I write this message tonight from the mission field.
Conditions here are rough. The climate is hostile, the environment is spiritually dead, and the people are hard-hearted.
Every day I wake-up, and look around, and wonder how I will ever reach this people, how I can possibly penetrate the thick darkness they exist in, and open their eyes to the brilliant hope that is out there calling to them.
Some days it feels like things here are beyond repair. I’m not sure I’m making a difference. (Most of the time, to be honest, it’s like bailing out a sinking cruise ship with a plastic spoon with a hole in it).
The hardest thing, is that I am not laboring in an underground Church in China, or in the jungles of the Congo, or in the streets of India.
I am in Suburban America.
Lots of people feel they are called to remote places of the world to minister. They feel drawn to distant cultures and imperiled people who would never otherwise hear the Gospel. They feel an urgency to reach those who know nothing of Jesus. They want to be on the front lines of spiritual warfare. They want to see people get free. They want to see revolution.
That is also why I am here.
There are dangers everywhere in this world, I know. Wherever you go, there are spiritual barriers and moral obstacles; things that make people difficult to reach or hopelessly lost or deaf to the quiet voice of God. Sometimes these things come in the form of guerilla wars or oppressive leaders or rampant violence or deadly disease.
Here, those threats to the soul look like Starbucks and gated communities and shopping malls and smart phones.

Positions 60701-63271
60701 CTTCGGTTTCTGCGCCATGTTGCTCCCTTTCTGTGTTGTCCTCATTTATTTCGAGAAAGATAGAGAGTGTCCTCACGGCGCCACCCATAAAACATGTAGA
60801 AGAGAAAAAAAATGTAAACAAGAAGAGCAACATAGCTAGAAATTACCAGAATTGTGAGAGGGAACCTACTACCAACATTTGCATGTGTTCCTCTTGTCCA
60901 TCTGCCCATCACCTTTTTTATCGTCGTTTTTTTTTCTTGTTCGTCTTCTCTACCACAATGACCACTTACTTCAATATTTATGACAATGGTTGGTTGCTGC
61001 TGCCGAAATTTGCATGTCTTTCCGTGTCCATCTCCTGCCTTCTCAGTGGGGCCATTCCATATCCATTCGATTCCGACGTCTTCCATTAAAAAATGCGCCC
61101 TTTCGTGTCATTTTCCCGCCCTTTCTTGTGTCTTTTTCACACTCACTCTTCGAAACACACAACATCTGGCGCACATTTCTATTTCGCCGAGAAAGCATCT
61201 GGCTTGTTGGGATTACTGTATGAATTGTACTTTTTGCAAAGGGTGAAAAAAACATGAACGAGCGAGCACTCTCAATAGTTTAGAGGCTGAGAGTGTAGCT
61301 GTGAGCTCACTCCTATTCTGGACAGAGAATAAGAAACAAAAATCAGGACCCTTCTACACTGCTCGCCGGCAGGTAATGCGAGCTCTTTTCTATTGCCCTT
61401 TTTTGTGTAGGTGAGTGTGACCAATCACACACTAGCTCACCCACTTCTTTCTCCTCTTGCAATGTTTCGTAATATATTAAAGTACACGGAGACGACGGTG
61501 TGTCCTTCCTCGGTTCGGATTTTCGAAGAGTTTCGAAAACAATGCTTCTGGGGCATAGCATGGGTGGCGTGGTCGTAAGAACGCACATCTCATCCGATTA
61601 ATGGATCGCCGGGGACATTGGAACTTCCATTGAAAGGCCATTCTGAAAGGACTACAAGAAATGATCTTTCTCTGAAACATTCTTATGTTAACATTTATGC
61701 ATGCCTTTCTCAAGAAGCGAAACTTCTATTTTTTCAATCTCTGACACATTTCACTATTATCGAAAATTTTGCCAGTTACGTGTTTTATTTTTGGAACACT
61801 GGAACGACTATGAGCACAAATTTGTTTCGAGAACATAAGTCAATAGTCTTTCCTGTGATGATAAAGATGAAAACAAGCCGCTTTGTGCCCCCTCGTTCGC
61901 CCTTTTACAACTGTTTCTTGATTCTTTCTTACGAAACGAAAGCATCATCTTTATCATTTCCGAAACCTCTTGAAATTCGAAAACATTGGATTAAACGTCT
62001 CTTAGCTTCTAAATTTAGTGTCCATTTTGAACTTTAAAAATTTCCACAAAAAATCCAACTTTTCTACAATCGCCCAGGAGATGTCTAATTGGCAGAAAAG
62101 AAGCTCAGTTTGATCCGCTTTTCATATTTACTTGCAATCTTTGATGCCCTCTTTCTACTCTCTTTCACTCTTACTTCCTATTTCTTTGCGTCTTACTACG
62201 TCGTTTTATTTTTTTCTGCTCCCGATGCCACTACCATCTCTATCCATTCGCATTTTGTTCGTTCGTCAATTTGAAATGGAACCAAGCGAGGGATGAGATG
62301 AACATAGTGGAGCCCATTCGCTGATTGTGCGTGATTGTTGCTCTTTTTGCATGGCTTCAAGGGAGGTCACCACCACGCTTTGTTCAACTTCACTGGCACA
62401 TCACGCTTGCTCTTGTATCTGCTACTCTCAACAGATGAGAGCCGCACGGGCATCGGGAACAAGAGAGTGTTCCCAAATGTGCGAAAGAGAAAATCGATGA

The greatest danger to young people here, more than crime or sickness or immorality, is prosperity. It is a wealth and comfort and ease that makes the need for God almost unthinkable. It is a busyness born of success, that leaves them no space for the silence and stillness that can let their hearts be clearly heard.
This mission field is filled with people whose greatest struggle is not that they haven’t heard of Jesus, but that they have heard of Him and decided that He is of little or no use to them. Let’s face it, they have a nice car, a great social life, and an army of Facebook Friends. What do they really need a Savior for?
It’s one thing to sit with orphans from the slums of Kenya (as I have) and talk to them about why they need Jesus; why He wants them free from the bondage of the small life that they are living. In many ways, that’s an easy sell. They are desperate for something better. They know instinctively that there is more to life than what they have and see and know. Their response is often quick and impassioned and decisive.
It’s something else entirely, to sit with a group of upper middle class High School students who have huge houses, iPads in every room and more choices than anyone on the planet, and to tell them that Jesus wants better for them… Many of them just roll their eyes and head to Old Navy or hit their Tumblr.
For people I have ministered to elsewhere, outside of Suburbia, I almost always pray and wish for more for them; that they receive material or physical things, to help alleviate their conditions.
But here? My prayer for the people here, is almost always less; that they have enough removed from their lives, so that they realize their need for God, their dependence on His provision and their inability to have real life without His presence.
That’s my prayer for the lost children of Suburbia. That’s my prayer for you and for me.